Hospitality group Tasty bounced back to profit last year as Britons returned en masse after indoor dining was allowed to restart in May.
The Wildwood restaurant chain owner declared a £1.2million profit for the 52 weeks to Boxing Day, compared to a £12.7million loss in the previous 12 months when coronavirus-related curbs forced its outlets to close for much of the time.
Significant pent-up demand and disposable income built up during the lockdown, as well as the growth in domestic holidays caused by international travel restrictions, helped the firm’s overall revenue jump 44 per cent to £34.9million.
Healthy results: Wildwood restaurant chain owner Tasty declared a £1.2million profit for the 52 weeks to Boxing Day, compared to a £12.7million loss in the previous 12 months
Sales surpassed management forecasts prior to December as relatively sluggish trade at its city centre establishments was offset by strong footfall at its sites in residential areas, where the majority of its estate is situated.
However, the emergence of the Omicron variant meant sales over the peak trading period came in below expected levels as the UK Government advised people to work from home.
The company said trade this year has begun well but warned that profitability would be affected by higher costs and reduced public financial support measures, many of which are set to arrive in the first half of next month.
These include the anticipated 1.25 per cent hike in National Insurance contributions, the rise in the National Living Wage from £8.91 per hour to £9.50, and VAT on purchases in hospitality venues returning to 20 per cent.
On top of all this, Tasty, which also runs five Dim T restaurants, said the UK’s departure from the European Union and the pandemic had caused difficulties in hiring and retaining staff and forced them to raise wages in some instances.
Its headcount rose by 330 to slightly less than 1,000 at the end of last year, although it admitted that staff shortfalls had led to temporary closures of some outlets when there had been positive Covid-19 cases.
Chain: Aside from Wildwood, Tasty plc also operates the Dim T Asian-themed restaurants
The London-based group acknowledged that four of its outlets are not trading either because of labour shortfalls or weak trading conditions, and is considering selling or re-gearing the lease on two or three of them.
Virtually all sectors have been impacted in some form by recruitment problems, but this issue has been particularly acute for hospitality firms, which have relied for some years on significant numbers of EU immigrants to fill positions.
Many of these workers returned home after the Brexit referendum or during the coronavirus pandemic when all non-essential businesses, such as restaurants, were forced to shut when nationwide lockdowns were in force.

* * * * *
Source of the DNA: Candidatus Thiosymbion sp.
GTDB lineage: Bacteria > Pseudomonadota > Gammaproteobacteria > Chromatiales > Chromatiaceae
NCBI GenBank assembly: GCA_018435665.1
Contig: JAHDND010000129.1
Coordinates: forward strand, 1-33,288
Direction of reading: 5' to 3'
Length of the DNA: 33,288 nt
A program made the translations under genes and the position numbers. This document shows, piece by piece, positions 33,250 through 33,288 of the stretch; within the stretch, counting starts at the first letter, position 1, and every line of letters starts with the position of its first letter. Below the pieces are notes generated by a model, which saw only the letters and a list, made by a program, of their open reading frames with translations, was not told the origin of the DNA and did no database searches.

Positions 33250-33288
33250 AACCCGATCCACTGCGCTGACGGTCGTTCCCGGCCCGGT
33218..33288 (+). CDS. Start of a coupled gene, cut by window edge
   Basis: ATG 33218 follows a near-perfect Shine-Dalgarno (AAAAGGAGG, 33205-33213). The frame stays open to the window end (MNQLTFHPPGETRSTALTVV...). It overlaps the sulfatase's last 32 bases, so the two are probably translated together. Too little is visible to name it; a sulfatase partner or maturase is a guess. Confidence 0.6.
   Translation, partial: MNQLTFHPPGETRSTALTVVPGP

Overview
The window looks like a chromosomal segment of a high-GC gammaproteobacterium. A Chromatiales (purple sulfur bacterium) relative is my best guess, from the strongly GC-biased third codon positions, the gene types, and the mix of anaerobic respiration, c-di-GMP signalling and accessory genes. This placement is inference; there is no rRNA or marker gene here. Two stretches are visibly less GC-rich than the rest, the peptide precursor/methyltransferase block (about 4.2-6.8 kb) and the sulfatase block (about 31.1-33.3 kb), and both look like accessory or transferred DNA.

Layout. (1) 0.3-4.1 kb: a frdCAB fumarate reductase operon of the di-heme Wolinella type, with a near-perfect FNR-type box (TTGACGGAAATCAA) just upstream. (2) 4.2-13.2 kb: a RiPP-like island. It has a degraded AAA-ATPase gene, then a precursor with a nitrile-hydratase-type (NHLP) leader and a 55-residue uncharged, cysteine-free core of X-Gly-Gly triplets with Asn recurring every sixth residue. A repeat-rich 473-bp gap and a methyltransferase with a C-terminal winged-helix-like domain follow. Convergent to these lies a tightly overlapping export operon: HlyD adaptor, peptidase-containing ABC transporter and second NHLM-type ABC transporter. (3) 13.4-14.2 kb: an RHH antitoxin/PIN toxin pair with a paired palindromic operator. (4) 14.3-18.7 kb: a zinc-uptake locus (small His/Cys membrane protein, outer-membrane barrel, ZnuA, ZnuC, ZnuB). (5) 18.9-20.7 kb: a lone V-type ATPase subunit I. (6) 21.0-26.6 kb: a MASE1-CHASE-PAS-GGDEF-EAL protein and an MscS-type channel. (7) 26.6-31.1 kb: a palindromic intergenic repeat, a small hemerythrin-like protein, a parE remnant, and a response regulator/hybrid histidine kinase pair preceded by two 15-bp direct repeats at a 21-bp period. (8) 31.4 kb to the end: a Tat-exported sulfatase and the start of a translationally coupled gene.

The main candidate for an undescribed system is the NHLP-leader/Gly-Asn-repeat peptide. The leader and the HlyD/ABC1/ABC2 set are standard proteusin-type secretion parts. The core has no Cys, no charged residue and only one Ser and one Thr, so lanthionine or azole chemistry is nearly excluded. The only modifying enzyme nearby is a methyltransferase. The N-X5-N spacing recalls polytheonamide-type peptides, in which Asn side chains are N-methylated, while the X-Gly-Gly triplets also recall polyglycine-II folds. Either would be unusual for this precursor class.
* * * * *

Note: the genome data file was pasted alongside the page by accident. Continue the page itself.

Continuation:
‘During the two years of the Covid-19 pandemic, we have had to deal with and adapt to unexpected challenges,’ remarked Tasty’s chairman Keith Lassman.
‘It has been a test of endurance, strength and resilience, and our success has been testament to our dedicated teams and management, and our customers.’
Plea: Business leaders have said that Chancellor Rishi Sunak’s Spring Statement did not go far enough, with calls to extend the 12.5 per cent VAT rate for hospitality going unheeded
Business leaders had been urging Chancellor Rishi Sunak to announce some relief measures in his Spring Statement today to give the hospitality trade a much-needed boost following two years of mass job losses and closures.
Sunak did reveal a 50 per cent discount on business rates for hospitality companies, a £3,000 increase to the threshold at which National Insurance contributions start to be paid and an expansion in the Employment Allowance.
Yet amidst soaring energy and fuel prices and inflation reaching 6.2 per cent last month – its highest level in 30 years – hospitality bosses complained that the Spring Statement did not go far enough, with calls to extend the 12.5 per cent VAT rate for their industry going unheeded.
UKHospitality’s chief executive Kate Nicholls said the decision not to prolong the reduced VAT rate was ‘might prove fatal’ for many firms and make it harder for others to recoup their losses.
She added: ‘Locking in VAT at 12.5 per cent would have given hospitality businesses a major boost, and helped the sector in its ambition to lead the UK back to post-Covid prosperity.
‘As it is, thousands of jobs could be lost, the UK will remain uncompetitive versus international rivals, and already hard-pressed consumers in the midst of a cost-of-living crisis will see price rises in their favourite pubs, bars and restaurants, further fuelling inflation.’
Tasty shares closed trading 10 per cent, or 0.5p, higher at £5.50 on Wednesday.
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